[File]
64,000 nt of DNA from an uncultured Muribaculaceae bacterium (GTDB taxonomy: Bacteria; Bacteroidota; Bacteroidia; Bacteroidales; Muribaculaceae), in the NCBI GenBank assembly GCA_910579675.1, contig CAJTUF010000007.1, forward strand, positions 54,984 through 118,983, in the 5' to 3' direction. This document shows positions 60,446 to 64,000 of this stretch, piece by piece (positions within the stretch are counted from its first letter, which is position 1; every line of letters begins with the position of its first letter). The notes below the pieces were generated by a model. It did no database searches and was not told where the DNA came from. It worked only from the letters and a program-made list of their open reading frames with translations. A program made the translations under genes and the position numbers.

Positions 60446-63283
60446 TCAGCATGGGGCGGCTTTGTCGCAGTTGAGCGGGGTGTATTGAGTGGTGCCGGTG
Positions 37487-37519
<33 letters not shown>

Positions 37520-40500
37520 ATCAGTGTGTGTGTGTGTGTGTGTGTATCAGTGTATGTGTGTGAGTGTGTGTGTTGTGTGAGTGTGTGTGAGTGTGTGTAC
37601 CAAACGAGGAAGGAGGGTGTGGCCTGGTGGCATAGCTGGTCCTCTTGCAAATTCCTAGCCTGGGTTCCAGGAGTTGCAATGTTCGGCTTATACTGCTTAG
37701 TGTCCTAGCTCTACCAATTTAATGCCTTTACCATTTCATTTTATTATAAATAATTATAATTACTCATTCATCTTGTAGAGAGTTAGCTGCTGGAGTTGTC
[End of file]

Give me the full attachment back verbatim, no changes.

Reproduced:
64,000 nt of DNA from an uncultured Muribaculaceae bacterium (GTDB taxonomy: Bacteria; Bacteroidota; Bacteroidia; Bacteroidales; Muribaculaceae), in the NCBI GenBank assembly GCA_910579675.1, contig CAJTUF010000007.1, forward strand, positions 54,984 through 118,983, in the 5' to 3' direction. This document shows positions 60,446 to 64,000 of this stretch, piece by piece (positions within the stretch are counted from its first letter, which is position 1; every line of letters begins with the position of its first letter). The notes below the pieces were generated by a model. It did no database searches and was not told where the DNA came from. It worked only from the letters and a program-made list of their open reading frames with translations. A program made the translations under genes and the position numbers.

Positions 60446-63283
60446 TCAGCATGGGGCGGCTTTGTCGCAGTTGAGCGGGGTGTATTGAGTGGTGCCGGTG
Positions 37487-37519
<33 letters not shown>

Positions 37520-40500
37520 ATCAGTGTGTGTGTGTGTGTGTGTGTATCAGTGTATGTGTGTGAGTGTGTGTGTTGTGTGAGTGTGTGTGAGTGTGTGTAC
37601 CAAACGAGGAAGGAGGGTGTGGCCTGGTGGCATAGCTGGTCCTCTTGCAAATTCCTAGCCTGGGTTCCAGGAGTTGCAATGTTCGGCTTATACTGCTTAG
37701 TGTCCTAGCTCTACCAATTTAATGCCTTTACCATTTCATTTTATTATAAATAATTATAATTACTCATTCATCTTGTAGAGAGTTAGCTGCTGGAGTTGTC